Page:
The rally winner completed the stage in the sixth best time. After cruising through the stage, ensuring nothing went wrong, Elfyn Evans completed the rally 12.7s faster than Tanak, claiming just his second WRC win. For his co-driver Scott Martin, it was a maiden victory, and one that surely cements their place in the championship title fight. After their third place in Monte, supplemented by 2 Power Stage points in that rally, the pairing move onto 42 championship points.


They only lead the championship by countback, however. Thierry Neuville’s 4 Power Stage points also moved him onto 42 championship points, but his second-best finish of 6th here is not as good as Evans’ 3rd in Monaco, placing him second in the championship. Ogier and Rovanpera make it three Toyota’s in the top 4, whilst Tanak’s title defence has finally made a start, as he is now fifth after two events. Moving into Mexico next month brings us to what is the first official gravel rally of the season, even if Sweden this weekend was pretty gritty. Mexico last year brought Ogier’s second win from three events, yet he has only been victorious once in 12 since. Can he end his barren run, or can Evans build on a confidence-boosting first two rallies? Maybe Tanak will bring home his first Hyundai win? Let me know your predictions in the comments below!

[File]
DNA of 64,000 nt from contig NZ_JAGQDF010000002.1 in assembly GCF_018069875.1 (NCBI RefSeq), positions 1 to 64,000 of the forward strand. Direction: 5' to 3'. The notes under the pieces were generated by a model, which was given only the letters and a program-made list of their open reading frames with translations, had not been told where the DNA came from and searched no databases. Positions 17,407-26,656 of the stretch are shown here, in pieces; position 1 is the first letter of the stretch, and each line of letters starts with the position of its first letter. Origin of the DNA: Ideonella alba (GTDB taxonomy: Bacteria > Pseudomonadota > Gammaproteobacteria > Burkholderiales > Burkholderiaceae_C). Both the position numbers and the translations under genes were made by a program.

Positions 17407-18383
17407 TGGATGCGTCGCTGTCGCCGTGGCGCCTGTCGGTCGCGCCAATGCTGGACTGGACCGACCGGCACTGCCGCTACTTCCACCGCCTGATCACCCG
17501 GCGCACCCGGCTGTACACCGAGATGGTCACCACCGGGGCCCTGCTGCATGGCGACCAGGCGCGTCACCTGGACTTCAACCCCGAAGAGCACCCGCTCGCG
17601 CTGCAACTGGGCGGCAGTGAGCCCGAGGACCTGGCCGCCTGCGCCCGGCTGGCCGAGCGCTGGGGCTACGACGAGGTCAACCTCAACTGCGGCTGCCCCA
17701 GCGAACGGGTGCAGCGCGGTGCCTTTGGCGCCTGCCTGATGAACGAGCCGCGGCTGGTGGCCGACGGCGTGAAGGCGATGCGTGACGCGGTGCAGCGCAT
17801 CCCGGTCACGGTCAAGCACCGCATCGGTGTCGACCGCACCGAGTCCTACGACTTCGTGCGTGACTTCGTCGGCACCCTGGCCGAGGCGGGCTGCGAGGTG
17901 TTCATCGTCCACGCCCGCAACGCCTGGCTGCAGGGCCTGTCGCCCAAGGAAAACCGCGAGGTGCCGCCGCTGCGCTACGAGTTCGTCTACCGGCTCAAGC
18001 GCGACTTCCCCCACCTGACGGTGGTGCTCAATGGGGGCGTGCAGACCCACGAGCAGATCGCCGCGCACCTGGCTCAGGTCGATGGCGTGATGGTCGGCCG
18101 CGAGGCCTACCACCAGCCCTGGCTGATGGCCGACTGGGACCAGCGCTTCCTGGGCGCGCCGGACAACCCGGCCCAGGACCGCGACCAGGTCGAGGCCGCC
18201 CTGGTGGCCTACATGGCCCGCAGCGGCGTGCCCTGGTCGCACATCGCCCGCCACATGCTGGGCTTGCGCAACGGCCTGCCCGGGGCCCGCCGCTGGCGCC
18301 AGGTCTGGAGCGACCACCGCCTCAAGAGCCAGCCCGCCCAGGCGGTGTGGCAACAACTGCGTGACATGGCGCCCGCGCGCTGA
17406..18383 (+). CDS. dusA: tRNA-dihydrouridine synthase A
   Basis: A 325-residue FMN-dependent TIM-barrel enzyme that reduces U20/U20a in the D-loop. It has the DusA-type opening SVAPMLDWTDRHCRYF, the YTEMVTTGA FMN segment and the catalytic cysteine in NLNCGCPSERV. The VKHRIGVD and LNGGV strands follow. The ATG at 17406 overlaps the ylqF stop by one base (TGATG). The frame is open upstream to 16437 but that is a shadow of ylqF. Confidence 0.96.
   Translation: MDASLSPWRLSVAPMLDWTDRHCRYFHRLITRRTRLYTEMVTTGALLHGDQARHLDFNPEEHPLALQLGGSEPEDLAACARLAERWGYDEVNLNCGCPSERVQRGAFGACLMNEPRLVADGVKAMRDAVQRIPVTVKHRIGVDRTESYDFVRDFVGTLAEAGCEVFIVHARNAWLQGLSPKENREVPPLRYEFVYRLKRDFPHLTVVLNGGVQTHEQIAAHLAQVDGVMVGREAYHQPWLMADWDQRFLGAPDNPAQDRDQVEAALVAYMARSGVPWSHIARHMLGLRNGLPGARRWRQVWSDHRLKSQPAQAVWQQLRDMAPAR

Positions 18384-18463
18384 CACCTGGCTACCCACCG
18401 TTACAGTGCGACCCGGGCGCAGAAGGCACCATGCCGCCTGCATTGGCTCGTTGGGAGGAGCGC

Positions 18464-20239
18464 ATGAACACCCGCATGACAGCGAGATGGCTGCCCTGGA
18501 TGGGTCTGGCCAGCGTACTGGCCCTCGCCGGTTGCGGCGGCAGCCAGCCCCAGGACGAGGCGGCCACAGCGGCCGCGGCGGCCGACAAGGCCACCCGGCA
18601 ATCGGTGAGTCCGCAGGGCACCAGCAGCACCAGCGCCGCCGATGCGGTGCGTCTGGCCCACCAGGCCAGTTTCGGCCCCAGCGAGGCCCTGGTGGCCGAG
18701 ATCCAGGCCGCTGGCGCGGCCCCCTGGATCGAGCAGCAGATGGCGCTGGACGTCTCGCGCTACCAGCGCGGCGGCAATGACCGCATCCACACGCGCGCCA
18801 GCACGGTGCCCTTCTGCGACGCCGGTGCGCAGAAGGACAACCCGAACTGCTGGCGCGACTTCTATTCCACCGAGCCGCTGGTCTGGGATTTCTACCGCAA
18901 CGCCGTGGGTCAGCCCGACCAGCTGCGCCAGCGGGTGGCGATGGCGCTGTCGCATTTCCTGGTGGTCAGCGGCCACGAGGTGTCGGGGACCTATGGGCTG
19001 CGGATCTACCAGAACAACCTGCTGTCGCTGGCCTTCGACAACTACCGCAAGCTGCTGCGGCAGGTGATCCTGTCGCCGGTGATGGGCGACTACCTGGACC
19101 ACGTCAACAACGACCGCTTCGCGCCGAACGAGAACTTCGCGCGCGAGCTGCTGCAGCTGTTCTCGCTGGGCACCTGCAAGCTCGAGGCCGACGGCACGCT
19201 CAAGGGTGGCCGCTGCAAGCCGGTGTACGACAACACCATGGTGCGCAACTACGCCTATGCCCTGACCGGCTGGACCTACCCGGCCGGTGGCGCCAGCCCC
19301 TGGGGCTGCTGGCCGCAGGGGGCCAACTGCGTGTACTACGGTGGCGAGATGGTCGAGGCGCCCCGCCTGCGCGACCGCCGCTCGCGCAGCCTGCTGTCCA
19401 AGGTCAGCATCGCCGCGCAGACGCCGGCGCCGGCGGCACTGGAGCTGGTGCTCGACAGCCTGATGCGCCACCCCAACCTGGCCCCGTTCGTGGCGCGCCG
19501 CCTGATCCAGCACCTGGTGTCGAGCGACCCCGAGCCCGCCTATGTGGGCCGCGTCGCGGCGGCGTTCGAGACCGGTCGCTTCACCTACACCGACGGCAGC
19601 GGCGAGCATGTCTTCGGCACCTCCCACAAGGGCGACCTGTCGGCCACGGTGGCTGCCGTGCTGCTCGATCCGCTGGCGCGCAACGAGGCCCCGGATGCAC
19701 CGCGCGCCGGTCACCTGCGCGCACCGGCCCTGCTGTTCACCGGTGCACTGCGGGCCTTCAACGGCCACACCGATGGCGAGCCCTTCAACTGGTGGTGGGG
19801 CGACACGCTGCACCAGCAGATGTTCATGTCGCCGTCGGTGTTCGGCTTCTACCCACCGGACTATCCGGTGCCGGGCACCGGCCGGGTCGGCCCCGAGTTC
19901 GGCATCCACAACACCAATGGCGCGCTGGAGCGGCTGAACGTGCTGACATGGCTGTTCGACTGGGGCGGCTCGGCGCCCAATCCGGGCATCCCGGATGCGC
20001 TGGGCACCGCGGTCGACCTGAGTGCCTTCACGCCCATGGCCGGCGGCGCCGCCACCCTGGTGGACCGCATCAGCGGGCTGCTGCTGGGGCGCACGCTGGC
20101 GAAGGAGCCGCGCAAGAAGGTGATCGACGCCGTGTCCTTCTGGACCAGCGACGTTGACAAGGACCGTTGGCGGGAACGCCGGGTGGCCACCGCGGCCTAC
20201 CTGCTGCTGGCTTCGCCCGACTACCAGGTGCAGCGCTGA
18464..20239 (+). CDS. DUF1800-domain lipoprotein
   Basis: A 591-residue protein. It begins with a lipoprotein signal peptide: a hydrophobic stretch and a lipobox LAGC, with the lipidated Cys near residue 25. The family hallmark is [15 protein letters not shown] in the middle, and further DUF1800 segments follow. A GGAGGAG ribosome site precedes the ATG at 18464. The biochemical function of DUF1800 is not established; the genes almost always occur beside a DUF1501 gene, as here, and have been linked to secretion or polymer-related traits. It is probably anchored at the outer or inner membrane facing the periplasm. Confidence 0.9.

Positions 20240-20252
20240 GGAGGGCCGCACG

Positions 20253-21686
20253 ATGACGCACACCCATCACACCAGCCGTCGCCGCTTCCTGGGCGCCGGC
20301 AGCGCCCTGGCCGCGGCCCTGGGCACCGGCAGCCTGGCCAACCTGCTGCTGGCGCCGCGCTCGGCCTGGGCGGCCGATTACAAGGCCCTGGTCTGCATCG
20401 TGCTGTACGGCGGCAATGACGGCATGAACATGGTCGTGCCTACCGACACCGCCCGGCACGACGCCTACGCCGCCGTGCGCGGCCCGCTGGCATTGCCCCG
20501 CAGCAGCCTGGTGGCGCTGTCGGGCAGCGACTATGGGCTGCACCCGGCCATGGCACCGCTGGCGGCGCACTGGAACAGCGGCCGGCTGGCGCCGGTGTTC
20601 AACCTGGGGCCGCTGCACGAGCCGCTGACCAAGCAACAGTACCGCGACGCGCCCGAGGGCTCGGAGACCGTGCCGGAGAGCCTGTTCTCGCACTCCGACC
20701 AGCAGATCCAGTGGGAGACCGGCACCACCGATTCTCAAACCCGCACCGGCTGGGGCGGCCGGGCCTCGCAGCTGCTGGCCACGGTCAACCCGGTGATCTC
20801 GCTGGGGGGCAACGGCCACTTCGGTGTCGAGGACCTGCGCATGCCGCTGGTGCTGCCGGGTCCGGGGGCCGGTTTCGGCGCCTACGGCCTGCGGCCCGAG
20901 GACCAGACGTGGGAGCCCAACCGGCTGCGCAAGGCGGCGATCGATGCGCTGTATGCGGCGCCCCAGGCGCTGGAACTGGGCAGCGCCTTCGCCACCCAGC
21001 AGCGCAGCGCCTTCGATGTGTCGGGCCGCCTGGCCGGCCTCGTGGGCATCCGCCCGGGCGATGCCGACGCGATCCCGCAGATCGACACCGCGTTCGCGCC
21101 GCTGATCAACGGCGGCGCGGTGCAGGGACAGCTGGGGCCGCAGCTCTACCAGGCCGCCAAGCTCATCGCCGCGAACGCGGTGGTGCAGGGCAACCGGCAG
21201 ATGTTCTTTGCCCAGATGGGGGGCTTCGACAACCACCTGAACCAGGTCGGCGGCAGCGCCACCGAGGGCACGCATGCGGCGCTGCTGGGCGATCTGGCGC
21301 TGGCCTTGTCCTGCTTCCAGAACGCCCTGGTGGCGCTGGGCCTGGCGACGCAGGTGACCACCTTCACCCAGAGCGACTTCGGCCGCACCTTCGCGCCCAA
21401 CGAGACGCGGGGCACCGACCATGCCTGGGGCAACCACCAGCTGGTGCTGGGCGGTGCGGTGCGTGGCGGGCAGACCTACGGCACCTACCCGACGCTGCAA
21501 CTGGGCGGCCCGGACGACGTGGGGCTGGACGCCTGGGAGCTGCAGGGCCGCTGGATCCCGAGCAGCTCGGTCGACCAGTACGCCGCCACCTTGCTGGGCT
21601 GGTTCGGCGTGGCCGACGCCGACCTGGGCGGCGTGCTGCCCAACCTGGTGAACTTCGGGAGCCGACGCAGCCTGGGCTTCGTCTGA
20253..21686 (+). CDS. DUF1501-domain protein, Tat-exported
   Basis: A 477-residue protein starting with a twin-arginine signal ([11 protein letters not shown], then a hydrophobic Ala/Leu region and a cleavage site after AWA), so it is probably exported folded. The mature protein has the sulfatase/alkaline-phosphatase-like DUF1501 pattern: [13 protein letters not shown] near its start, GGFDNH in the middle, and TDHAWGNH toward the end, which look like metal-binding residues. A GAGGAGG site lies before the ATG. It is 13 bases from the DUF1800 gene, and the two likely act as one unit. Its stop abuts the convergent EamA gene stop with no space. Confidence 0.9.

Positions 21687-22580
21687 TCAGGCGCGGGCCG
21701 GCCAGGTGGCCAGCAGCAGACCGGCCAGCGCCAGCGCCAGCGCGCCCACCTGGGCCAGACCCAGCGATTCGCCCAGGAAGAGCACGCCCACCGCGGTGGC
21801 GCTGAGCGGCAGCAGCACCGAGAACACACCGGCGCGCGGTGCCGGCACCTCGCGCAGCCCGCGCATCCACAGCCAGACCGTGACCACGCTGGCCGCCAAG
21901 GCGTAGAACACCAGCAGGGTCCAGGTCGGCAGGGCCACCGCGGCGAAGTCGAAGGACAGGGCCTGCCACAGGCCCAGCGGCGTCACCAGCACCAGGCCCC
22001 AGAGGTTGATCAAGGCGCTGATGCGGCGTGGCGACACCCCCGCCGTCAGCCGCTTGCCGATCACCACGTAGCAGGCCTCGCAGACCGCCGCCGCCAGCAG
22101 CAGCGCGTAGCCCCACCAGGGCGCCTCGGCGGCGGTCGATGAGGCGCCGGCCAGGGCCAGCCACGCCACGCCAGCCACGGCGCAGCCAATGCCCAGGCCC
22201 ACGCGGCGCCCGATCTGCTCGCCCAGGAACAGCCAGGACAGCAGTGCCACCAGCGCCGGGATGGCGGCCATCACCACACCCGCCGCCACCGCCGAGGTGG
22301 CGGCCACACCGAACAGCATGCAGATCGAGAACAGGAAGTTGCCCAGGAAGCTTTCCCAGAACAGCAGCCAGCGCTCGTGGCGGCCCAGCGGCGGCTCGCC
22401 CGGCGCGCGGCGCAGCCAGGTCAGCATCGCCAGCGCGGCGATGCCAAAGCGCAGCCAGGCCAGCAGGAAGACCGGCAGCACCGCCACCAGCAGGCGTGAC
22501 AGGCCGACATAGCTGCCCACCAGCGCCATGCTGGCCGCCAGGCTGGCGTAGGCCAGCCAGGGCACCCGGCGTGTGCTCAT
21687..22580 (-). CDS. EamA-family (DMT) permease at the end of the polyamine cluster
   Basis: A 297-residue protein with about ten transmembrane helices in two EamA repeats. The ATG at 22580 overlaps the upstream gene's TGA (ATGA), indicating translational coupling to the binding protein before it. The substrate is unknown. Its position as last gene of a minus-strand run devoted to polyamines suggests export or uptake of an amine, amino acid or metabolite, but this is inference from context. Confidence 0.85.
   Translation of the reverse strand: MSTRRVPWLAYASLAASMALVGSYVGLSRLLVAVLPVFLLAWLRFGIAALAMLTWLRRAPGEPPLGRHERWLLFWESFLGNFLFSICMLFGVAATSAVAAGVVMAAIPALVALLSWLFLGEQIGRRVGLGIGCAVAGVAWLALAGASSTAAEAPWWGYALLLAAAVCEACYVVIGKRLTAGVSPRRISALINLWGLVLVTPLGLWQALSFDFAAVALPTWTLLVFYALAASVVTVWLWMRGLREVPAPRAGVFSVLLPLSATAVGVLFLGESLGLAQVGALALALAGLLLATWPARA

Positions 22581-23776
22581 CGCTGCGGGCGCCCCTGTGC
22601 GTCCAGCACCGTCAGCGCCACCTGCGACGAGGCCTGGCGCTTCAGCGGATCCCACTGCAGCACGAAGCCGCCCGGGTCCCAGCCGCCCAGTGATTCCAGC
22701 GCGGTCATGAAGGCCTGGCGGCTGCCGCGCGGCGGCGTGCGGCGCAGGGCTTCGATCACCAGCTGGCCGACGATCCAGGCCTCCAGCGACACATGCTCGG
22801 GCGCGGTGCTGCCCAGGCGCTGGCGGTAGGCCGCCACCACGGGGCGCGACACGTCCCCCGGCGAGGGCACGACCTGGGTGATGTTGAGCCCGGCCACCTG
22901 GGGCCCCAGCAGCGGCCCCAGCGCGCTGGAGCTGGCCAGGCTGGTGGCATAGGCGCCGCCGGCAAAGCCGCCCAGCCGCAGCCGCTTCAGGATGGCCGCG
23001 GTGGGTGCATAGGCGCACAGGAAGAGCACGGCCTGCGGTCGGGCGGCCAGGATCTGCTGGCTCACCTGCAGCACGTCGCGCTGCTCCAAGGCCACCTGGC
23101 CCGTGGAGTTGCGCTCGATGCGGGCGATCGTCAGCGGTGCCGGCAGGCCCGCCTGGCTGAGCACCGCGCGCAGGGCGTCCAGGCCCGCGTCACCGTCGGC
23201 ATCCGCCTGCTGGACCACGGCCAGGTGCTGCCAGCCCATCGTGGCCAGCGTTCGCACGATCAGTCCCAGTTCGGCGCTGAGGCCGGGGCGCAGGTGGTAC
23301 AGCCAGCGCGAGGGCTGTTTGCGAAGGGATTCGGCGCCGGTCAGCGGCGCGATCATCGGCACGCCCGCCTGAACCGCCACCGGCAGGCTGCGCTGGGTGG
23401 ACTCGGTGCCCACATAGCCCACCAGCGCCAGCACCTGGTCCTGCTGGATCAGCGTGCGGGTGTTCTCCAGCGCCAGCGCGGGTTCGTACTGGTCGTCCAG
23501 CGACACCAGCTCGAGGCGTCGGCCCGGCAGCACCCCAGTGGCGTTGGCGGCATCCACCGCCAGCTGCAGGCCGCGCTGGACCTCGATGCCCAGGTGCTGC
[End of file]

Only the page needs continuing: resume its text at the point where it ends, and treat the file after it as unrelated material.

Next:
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One Reply to “Race Watch 4”

  1. Well done Elfyn!
    It would be great to see some more British public & media support behind Elfyn. What can be done for the sport to raise its profile?
    Roll-on Mexico, a complete change of climate, let’s hope it suits the Welshman.